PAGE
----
As we walked through the industrial design area, Coelho noted that this team “are the guys who make it look sexy.” While I have my issues with that phrasing, there’s no denying that 3D printers from Formlabs are sleek-looking machines that look right at home on an office desk (or, indeed, in a hospital lab, industrial 3D printing room, or makerspace; nearly every technology-agnostic space I’ve toured recently has included a Form 2). The industrial design team at Formlabs keep busy taking the full user experience into consideration, frequently prototyping and redesigning to enhance every aspect.
Moving into the newer technologies and the announced foray into SLS 3D printing, I had the opportunity to handle some sample parts made on the Fuse 1, including a bicycle pedal identical to one that one of the company founders had put into extended real-world use.
“We’re optimizing, improving, and making it better,” Coelho said of the upcoming Fuse 1 technology. “We’re really excited. The parts are good. This pedal was made and used for a year, and it stands up to Boston weather.”
Of the machine itself, he continued, “It has a camera looking in the machine, which both looks cool because you can see it, and allows you to observe progress during the print. We try to do as much as possible here [in the shop]. This culture of DIY comes a lot from the MIT mindset, working through every detail.”
Following the facility walk-through, Coelho and I sat down to talk business and Boston. He noted that the city is “really special in many ways,” benefiting from world-class institutes including MIT, Harvard, Tufts, Boston College, and more. Many graduates of these schools stay in the area, creating a well-educated talent pool of creative and technical minds.
“Maybe think Silicon Valley, but the vibe is different. I don’t want to say more realistic, but that’s the word that comes to mind, very down to Earth. As they say, ‘hardware is hard’ so you have to be realistic about it,” he said.
Growth at Formlabs has certainly drawn from this talent pool. Coelho described this period of time in 3D printing in general and at Formlabs in particular as “crazy, wonderful, empowering, tiring — it’s exciting.” He came into the business in order to be part of that excitement and the potential it has.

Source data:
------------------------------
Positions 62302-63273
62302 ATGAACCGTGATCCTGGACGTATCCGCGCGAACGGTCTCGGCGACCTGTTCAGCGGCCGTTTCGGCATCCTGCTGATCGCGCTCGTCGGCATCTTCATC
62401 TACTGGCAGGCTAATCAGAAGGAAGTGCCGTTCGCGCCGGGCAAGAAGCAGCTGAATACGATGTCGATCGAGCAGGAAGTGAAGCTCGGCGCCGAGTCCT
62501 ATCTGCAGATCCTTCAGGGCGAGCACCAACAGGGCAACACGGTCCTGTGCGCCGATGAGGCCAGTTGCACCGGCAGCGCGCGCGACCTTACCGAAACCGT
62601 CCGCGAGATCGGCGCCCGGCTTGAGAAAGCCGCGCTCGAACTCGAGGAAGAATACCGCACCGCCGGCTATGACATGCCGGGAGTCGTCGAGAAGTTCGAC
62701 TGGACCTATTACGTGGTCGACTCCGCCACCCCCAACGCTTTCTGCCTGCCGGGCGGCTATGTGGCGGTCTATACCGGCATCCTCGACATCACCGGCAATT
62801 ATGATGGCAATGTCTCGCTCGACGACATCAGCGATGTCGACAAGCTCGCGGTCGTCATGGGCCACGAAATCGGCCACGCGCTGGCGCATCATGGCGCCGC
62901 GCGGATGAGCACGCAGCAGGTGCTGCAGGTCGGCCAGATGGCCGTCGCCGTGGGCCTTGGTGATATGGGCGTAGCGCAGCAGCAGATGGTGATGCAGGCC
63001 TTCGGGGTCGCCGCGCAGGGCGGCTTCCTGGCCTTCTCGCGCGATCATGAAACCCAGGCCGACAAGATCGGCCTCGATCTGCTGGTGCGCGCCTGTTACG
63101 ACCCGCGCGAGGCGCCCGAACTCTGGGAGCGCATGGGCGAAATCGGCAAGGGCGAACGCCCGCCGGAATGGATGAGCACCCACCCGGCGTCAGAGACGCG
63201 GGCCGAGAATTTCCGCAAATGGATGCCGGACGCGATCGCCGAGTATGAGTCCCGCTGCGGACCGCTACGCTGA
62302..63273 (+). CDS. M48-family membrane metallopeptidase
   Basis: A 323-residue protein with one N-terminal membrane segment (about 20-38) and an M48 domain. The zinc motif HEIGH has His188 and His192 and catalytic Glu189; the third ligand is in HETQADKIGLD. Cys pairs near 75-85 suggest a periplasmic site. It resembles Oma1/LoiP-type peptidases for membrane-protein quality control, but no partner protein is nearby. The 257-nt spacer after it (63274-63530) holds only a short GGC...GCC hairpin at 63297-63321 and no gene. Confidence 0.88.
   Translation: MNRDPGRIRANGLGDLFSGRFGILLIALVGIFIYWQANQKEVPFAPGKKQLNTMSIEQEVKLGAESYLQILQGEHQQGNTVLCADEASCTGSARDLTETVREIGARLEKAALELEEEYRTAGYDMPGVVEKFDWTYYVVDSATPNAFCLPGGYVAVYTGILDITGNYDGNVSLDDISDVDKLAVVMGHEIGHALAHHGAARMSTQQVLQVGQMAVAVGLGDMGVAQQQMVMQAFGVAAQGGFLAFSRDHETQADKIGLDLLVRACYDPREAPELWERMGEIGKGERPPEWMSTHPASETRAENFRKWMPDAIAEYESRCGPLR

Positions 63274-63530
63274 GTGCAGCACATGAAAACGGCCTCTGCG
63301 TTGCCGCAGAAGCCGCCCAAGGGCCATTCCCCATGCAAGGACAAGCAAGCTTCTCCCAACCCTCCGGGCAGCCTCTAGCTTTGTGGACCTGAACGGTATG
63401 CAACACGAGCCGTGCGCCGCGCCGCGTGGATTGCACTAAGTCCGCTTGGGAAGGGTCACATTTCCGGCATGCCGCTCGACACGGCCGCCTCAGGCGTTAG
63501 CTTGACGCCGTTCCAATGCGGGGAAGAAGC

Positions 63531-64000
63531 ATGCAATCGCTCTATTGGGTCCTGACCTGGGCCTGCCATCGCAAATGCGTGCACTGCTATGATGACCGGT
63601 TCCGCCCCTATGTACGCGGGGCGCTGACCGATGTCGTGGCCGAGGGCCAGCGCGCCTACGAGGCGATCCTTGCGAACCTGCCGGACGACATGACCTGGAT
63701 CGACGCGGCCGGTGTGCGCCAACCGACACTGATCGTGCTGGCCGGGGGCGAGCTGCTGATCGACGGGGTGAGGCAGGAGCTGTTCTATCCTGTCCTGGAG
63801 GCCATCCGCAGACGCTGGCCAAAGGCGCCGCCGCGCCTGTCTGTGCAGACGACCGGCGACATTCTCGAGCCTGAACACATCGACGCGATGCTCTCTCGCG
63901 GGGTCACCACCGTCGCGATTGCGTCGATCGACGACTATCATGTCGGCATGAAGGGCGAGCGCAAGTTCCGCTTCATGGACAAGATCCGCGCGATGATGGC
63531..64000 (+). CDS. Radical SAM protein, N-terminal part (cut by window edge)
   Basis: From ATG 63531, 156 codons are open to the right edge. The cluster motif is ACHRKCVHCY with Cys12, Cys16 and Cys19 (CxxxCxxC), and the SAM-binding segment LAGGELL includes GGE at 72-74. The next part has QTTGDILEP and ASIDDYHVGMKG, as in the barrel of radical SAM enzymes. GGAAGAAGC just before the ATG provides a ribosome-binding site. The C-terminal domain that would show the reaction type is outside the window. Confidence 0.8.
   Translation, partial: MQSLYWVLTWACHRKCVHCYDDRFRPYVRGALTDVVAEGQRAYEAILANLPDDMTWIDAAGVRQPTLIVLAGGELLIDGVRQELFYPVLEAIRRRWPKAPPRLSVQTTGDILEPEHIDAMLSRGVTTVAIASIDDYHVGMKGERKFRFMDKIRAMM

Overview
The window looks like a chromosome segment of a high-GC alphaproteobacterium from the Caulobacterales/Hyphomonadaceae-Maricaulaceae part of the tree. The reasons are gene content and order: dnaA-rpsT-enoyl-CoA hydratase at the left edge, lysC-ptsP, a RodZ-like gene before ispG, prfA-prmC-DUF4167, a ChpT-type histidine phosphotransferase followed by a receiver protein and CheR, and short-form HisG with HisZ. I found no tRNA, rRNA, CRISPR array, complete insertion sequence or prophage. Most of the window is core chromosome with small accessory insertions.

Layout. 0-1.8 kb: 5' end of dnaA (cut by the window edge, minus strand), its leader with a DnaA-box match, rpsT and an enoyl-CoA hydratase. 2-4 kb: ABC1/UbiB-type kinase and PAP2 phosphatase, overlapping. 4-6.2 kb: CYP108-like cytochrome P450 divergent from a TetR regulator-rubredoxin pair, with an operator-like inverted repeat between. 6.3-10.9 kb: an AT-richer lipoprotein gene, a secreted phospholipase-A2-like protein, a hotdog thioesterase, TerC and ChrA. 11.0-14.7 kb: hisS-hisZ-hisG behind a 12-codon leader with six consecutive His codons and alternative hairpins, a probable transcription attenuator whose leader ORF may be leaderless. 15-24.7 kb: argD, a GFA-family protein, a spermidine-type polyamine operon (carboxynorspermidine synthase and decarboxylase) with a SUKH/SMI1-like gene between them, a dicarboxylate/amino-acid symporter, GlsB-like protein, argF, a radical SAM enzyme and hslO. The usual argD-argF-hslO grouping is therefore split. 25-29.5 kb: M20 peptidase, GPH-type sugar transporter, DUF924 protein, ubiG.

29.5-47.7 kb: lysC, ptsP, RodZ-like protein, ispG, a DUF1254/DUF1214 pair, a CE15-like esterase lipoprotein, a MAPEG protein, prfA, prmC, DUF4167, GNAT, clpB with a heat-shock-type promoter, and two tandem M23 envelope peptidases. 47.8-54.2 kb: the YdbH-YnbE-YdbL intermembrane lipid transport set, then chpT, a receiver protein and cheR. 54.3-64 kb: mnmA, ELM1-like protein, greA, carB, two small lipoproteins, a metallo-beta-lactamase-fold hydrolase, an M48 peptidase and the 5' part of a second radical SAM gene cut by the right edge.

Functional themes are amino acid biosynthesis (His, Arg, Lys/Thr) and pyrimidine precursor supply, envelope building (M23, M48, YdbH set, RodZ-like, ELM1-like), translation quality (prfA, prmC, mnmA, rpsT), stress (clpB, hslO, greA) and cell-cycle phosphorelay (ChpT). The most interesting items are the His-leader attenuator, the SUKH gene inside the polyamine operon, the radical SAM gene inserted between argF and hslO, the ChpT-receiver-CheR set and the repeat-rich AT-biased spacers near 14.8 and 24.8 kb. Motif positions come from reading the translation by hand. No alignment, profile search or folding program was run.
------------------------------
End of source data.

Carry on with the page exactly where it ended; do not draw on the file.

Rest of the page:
The hype surrounding desktop 3D printing has calmed down from its media peaks of 2012-2015, and no one expects there to be a 3D printer in every home anymore. But the possibility of that old prediction coming true is still out there as technology advances and becomes more affordable and more accessible.
“That desktop hype, there was real excitement for possibilities; some were very well fulfilled, some were not. We know a 3D printer in every home is not true yet and maybe will never be,” Coelho said evenly.
“But the possibilities of that to be true are there, and that in itself is a crazy revolution.”
The actual revolution afforded by increased access to 3D printing technologies is for altering the way in which product designers design their products, and the potential for true customization.
“What’s really interesting is prototyping and production — it really is. We see our customers thinking about their businesses in a totally different way. They can use the same tool to make one of something and scale that to one thousand. That tool didn’t really exist before,” Coelho stated.
“This technology is really making a dent in changing the way of thinking, and with that come many possibilities and opportunities. We’re really excited about customization; we have to start thinking differently how we’re making things. It had been: go to the shoemaker, here’s my foot, make a shoe. Then it went to mass production. Now it is going somewhere between these, and still allowing to customize. Our Chief Product Officer likes to say, there are eight billion people, there’s no reason not to have eight billion designs and adapt to the particulars of each person.”
Thinking differently, designing differently, offers untold potential in the production process. That desktop 3D printing is playing a part in this is undeniable. Formlabs takes its responsibility in this rethinking process seriously, and is itself demonstrably dedicated to thinking through every process and product introduction.[All photos: Sarah Goehrke]